Clandestine Drug Labs Present Hidden Dangers for Firefighters

By Tim Hadlock

Firefighters and emergency responders face new dangers every day of their career, but it is the obscured dangers of clandestine laboratories that have become the most dangerous to emergency responders in today’s times. The increase in the number of illegal clandestine laboratories since the 1960s has been dramatic. Clandestine labs are used to produce deadly toxins and improvised explosive devices, but their main use is for the production of illicit drugs. The obscured dangers for firefighters range from hidden chemical and explosive hazards to the inability to recognize a potential clandestine lab before it is too late. These labs can be found anywhere–from a car trunk to a residential apartment to anywhere else imaginable.


Even though clandestine labs have been in use since the 1960s, their numbers have increased rapidly over the past 15 years because of the attractiveness of methamphetamine use in the world. (Scott, 2006, p. 3). The problem of clandestine labs is increasing worldwide. The United States and many European countries have seen the largest increases of clandestine labs. In the United States in the 1980s, users of illicit drugs numbered around 12 million; that number increased to more than 13.5 million by the 1990s. The attraction to methamphetamines has sent these numbers off the charts over the past decade. (Hughart, 2003, p. 1).

Clandestine labs for the production of methamphetamines are usually small in size and can be assembled in any location imaginable. These types of clandestine labs are generally run by drug users to supply themselves with enough material to support their habit. There are larger labs that mass produce methamphetamines for profit and distribution. According to The Drug Enforcement Agency’s (DEA) Intelligence Center in El Paso, Texas, database, the number of these types of laboratories seized by the DEA in 2001 was 8,577 and that number had risen to 9,815 in 2003. These numbers do not take in account the 3,000 to 4,000 partial lab components obtained by the government. Clandestine laboratories exist in every state of the United States and are found in all major cities at an alarming rate. (McCampbell, 2004).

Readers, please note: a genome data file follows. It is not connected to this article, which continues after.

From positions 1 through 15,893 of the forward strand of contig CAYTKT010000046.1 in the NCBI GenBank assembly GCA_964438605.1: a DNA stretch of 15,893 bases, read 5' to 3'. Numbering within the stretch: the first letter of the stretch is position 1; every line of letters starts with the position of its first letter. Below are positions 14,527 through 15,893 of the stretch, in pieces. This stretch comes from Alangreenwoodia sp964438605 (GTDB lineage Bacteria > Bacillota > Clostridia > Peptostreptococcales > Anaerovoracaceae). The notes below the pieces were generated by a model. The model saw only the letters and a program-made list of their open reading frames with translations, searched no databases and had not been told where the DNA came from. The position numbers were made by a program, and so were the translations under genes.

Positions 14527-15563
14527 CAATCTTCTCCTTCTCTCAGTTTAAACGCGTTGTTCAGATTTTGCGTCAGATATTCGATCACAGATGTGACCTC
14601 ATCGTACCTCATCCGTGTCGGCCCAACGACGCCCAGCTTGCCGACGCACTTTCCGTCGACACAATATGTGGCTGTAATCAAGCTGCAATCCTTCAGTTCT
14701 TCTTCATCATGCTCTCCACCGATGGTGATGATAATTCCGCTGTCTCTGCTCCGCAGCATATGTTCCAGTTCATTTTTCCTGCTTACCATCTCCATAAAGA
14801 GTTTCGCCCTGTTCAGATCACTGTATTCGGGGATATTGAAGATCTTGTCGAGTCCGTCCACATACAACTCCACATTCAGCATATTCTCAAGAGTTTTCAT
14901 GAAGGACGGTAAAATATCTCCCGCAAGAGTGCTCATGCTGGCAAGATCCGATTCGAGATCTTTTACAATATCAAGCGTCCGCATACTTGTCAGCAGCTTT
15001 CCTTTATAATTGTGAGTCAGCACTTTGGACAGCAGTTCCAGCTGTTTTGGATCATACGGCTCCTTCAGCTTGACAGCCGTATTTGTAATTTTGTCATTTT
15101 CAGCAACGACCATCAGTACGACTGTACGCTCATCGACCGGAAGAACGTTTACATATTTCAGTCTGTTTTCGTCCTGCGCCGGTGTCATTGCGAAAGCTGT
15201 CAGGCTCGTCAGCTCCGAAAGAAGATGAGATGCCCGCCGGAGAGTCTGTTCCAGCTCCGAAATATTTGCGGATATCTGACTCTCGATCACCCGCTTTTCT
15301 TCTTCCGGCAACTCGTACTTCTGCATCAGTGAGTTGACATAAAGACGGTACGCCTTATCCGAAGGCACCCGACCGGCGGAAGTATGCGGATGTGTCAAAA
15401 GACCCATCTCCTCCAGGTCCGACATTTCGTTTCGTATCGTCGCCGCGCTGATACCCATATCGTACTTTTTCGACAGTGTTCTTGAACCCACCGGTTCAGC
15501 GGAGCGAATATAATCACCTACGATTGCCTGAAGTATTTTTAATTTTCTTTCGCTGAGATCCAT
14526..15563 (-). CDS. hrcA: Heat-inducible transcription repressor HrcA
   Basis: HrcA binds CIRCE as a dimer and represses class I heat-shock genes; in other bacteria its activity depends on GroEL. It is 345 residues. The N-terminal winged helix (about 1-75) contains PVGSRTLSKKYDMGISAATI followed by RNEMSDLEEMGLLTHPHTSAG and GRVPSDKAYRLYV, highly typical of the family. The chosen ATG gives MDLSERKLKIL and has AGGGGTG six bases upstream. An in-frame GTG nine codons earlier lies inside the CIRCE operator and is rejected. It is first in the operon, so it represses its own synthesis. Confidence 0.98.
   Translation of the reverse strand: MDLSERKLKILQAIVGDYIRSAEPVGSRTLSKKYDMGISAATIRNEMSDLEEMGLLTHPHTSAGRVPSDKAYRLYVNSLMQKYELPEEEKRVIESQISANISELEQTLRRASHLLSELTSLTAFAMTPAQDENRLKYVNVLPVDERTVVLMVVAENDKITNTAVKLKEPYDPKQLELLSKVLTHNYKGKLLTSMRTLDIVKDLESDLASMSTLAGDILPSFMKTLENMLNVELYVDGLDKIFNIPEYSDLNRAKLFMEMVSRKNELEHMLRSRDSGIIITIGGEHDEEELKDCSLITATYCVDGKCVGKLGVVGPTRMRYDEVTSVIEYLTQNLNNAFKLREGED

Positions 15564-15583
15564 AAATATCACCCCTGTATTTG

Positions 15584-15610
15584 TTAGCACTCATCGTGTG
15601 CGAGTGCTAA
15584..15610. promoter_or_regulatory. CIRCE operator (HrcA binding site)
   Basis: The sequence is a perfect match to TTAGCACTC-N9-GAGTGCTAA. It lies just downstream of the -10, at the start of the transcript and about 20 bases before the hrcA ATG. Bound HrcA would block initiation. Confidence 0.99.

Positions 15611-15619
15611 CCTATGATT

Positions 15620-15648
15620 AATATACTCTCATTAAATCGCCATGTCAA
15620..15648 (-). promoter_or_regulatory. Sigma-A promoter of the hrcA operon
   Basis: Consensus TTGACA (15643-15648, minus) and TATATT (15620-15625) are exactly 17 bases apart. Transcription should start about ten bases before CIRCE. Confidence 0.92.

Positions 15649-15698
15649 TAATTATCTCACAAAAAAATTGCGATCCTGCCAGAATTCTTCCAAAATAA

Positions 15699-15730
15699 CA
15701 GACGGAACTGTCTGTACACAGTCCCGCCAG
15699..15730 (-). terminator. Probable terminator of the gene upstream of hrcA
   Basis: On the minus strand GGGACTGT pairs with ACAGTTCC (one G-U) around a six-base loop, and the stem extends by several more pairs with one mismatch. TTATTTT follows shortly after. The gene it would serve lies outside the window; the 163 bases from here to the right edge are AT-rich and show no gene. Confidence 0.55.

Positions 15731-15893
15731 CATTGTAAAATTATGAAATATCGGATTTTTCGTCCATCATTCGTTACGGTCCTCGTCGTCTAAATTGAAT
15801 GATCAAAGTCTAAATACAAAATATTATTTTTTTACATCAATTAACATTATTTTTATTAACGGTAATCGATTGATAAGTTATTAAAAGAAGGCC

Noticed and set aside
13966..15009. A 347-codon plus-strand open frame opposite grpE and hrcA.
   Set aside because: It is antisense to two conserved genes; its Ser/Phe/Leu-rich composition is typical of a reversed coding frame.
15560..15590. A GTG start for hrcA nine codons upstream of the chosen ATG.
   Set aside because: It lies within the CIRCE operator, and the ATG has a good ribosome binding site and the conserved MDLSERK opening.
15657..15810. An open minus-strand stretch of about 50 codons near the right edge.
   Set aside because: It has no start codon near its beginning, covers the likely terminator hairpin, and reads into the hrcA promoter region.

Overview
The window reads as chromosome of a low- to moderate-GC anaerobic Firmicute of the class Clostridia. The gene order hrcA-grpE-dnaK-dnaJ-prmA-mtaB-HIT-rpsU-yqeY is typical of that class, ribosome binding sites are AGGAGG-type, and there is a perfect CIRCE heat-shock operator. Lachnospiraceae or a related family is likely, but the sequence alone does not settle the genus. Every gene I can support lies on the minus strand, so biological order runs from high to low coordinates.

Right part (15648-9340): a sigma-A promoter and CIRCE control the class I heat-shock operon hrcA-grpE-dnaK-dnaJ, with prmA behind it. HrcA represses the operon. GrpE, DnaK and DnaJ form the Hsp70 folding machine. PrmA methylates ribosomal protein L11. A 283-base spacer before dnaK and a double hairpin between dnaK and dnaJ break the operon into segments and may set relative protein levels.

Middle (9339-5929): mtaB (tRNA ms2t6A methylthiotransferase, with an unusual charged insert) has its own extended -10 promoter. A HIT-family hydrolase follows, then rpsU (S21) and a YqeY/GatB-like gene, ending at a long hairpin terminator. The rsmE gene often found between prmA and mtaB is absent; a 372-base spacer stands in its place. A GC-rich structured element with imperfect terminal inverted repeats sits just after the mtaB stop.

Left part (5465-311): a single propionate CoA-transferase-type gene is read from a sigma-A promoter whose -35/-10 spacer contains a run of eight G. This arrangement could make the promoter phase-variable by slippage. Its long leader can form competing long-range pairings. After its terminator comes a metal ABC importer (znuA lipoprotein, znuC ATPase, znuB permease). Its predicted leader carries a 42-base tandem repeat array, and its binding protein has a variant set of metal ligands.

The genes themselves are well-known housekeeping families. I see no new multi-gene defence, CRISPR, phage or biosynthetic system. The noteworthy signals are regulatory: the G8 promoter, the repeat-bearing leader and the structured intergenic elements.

The reason for the increased use of illicit drugs results from the production of four major clandestine drugs: methamphetamines, methylenedioxymethamphetamine (MDMA or Ecstasy), flunitraxepam (Rohypnol), and gammahydroxybutyrate (GI-IB) (Hughart, 2003). Although other illicit drugs are produced in clandestine labs, methamphetamine production accounts for 80 percent to 90 percent of production in U.S. labs. (Scott, 2006, p. 1). Methamphetamines are inexpensive, very addictive, and are relatively simple to produce–reasons that account for the increasing number of clandestine laboratories in the United States. The super-clandestine laboratories that manufacture methamphetamines are located mostly in California and Mexico. These labs are more organized and account for about 80 percent of the production of methamphetamines. The illicit drugs super labs provide are of great concern, of course, but the small labs pose the most significant threat to emergency responders. The small labs account for around 90 percent of the total clandestine laboratories but only 10 percent to 20 percent of the methamphetamine production. The small laboratories are the most dangerous because they are run by unskilled individuals using primitive equipment to produce the illicit drugs. (Scott, 2006, pp. 3-4).  

Illicit drugs are not the only items manufactured in the clandestine labs. Toxic and biological substances, improvised explosive devices, incendiary weapons, and radiological weapon are also produced in these labs to aid in domestic and international terrorism. Illicit drug laboratories are the main concern in the United States, but the small number of clandestine laboratories used for terrorism is still a concern to emergency responders. (Campbell, 2008, p. 142). The increase in the number of clandestine laboratories is a result of detailed instructions being available to anyone on the Internet and in books. The recipes to produce illicit drugs require chemicals that, for the most part, are relatively easy to obtain by the public. The same goes for improvised explosive devices and other terrorist weapons. (Scott, 2006, p. 4). The increase in the amount of clandestine laboratories increases the hazards and dangers that emergency responders will face in their career.       


It is important that firefighters be trained in the dangers of a clandestine laboratory and how to safeguard their overall safety. Small mom-and-pop-style clandestine laboratories are used by uneducated individuals who combine volatile chemicals, heat these chemicals together in a poor environment, and are drug addicts who do not get much sleep–not a winning combination. Methamphetamines can be made from an estimated 34 chemicals. The most common of these chemicals are red phosphorous, iodine, ephedrine, hydrochloric acid, ether, phenylpropanolamine, and anhydrous ammonia. (Scott, 2006, p. 6). The type of cooking method used makes no difference as far as the responders are concerned: No method is safe, from an emergency response standpoint (Scott, 2006, p. 8). When combined, the elements used in a clandestine laboratory provide an unfavorable environment. The combining of chemicals, solvents, fuels, heating methods and poor environments produces devastating results.